Sous Sous KAL
February 1, 2015
July 18, 2015

Sous Sous KAL

Project info
Sous Sous by Norah Gaughan
Needles & yarn
US 4 - 3.5 mm
madelinetosh Tosh DK
none left in stash
7 skeins = 1575.0 yards (1440.2 meters)
Die Mercerie in München, Bayern

Mods in short, explanations below:

  • Knitting K1tbls as p1tbls instead of p1s in the cable pattern (on wrong side), looks better. See photo with blue and red lines. It turned out that’s it’s the better option as I’m using the DK-version of MTosh Merino.
  • Didn’t get gauge, down to needle 3.5mm/US 4 and knitting size S
  • One pattern repeat more on the front (by mistake ;))
  • Knitted sleeves separately and lengthened them to 30cm (11.8 in) instead of just 19cm (7.5 in) as in pattern
  • Sweater Size S is perfect for my size and figure (171cm/67.3 in, Size L), but the sleeves upper arm circumference in S was too small for me (pattern: 34 cm / 13 1⁄2 in), so I wet-blocked the sleeves very hard and separately before sewing them to the sweater.
  • Used up all 7 skeins because of longer sleeves
  • Would use no DK yarn if I would knit it again. Considered that it’s an oversize jumper and considered you have Size L normally (as I do), DK yarn adds too much additional “bulk” to a feminine shape - in my opinion. In a fingering weight yarn, the sweater should have much more drape and “flow”.

Related Blog Post:


  • Swatched and tried desperately to get gauge. Didn’t really work. I counted 18sts (10cm/4in) for all needle sizes I tried, which were (from the bottom on the picture): 4.5mm/US 7, 4mm/US 6, 3.5mm/US 4 and the last two top rows in 3mm/US 2.5.

  • Didn’t block the swatch, but I will most likely use a needle 3.5mm/US 4 because knitting the pattern stitch was most comfortable with them and the tension of the fabric seems to be alright, though it’s very stretchy anyway. Can’t see much difference visually though between the different needle sizes. But the largest needle (4.5mm/ US 7) produced a veeery loose fabric (and I’m normally knitting very tight), while needle 3mm/ US 2.5 has too tiny stitches and the fabric feels like a brick. :)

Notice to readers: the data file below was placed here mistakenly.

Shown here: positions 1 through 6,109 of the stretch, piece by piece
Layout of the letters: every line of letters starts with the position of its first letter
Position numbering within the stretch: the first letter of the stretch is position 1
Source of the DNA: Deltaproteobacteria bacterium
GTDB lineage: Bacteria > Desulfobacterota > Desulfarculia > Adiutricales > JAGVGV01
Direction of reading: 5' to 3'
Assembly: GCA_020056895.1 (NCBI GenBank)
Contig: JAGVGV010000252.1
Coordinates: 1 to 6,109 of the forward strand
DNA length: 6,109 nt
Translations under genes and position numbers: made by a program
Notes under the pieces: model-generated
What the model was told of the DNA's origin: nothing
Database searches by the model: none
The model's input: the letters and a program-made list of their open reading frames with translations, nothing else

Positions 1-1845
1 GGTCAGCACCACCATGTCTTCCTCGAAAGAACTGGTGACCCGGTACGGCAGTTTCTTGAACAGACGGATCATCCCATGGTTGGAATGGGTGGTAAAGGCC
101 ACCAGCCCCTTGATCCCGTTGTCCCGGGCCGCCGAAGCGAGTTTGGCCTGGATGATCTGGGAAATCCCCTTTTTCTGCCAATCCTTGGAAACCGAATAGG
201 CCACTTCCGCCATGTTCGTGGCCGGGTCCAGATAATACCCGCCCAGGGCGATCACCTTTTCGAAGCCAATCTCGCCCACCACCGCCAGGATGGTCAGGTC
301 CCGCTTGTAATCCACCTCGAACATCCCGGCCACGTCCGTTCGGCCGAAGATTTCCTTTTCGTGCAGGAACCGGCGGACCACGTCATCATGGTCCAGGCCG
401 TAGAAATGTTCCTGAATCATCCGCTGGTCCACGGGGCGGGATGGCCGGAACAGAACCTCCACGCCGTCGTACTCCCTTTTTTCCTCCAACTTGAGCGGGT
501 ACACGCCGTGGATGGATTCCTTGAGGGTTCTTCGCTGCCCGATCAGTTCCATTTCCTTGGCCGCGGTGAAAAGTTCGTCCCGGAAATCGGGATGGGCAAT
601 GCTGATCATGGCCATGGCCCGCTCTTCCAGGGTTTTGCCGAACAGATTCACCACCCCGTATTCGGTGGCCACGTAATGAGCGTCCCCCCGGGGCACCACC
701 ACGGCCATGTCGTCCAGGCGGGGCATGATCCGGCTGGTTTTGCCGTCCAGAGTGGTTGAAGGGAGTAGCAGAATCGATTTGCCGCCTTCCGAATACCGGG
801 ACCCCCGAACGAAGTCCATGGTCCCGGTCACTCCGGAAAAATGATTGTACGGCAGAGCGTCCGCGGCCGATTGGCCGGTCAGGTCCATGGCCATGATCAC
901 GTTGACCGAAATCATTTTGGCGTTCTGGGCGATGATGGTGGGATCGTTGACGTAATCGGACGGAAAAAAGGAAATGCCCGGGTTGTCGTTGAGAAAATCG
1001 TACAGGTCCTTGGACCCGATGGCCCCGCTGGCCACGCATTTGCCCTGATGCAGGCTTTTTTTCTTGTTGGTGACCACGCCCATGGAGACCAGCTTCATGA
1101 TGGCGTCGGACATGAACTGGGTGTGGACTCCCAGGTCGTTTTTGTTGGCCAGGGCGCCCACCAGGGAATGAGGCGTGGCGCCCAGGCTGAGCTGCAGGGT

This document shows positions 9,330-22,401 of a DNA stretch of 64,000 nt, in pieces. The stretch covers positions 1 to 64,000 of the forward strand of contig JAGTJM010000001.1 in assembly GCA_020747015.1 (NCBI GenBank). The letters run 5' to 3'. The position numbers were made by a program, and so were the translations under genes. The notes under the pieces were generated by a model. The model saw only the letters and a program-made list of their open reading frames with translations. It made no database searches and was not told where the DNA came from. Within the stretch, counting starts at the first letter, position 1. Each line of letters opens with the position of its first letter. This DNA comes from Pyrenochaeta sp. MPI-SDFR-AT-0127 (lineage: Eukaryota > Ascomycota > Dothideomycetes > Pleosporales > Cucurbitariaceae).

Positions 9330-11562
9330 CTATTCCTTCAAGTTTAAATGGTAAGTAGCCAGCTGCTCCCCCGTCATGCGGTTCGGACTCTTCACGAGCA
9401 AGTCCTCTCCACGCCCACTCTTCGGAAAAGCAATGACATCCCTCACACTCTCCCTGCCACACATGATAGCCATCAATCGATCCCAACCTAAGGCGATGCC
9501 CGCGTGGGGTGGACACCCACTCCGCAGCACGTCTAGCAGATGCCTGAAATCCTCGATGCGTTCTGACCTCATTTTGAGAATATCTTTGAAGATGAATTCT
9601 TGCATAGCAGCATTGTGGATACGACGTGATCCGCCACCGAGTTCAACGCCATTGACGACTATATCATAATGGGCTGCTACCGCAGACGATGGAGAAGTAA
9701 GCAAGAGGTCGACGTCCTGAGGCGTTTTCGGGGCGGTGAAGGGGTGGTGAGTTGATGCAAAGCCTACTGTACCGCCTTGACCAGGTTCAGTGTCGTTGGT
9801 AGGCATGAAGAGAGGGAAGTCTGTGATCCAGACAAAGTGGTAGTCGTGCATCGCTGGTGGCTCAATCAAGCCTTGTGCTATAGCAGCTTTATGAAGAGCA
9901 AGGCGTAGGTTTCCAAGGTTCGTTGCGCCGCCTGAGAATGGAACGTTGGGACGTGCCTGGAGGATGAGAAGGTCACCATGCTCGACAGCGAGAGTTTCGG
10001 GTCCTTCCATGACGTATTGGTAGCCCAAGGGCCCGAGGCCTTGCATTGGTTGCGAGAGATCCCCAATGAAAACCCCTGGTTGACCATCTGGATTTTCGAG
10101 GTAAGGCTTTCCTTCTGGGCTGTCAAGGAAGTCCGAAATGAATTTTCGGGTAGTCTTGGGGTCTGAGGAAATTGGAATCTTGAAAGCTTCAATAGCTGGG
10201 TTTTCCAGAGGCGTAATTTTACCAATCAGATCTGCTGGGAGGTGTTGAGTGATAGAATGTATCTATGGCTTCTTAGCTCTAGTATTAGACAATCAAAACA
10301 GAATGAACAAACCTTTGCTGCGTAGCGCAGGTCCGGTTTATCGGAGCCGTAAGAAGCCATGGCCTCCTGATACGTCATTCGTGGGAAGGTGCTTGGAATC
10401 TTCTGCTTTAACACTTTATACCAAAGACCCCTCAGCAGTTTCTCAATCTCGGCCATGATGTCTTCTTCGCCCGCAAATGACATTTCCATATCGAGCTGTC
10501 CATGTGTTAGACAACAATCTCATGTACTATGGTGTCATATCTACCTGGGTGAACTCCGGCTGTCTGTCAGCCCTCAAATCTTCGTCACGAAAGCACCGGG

Knitting Process:

  • I recommend using the chart while knitting this - when you are not as familiar with written instructions as I am (I always used charts for cables and patterns). I had to start 2 times anew because I got confused with the counting while following the written instructions. It’s actually an easy pattern, but you need to keep track of the rows.

  • Another thing I wondered about was, why the K1tbl (RS) are knit as “normal” purl stitches in the WS rows? Why are they not P1tbl-stitches? I noticed that when I just purl those stitches in the back rows, my stitches get much more “irregular” as when I knit P1tbl in WS. I tried both, P1tbl looks nicer - for me.

“Because I like the way it looks, twisted every other row. Frankly, I also like that it is easier to do. :)”

My knitting looks very bumpy though doing this, so I will stick to my “k1tbl (RS)/ p1tbl (WS)-approach.

The photo with the blue and red lines shows the differences.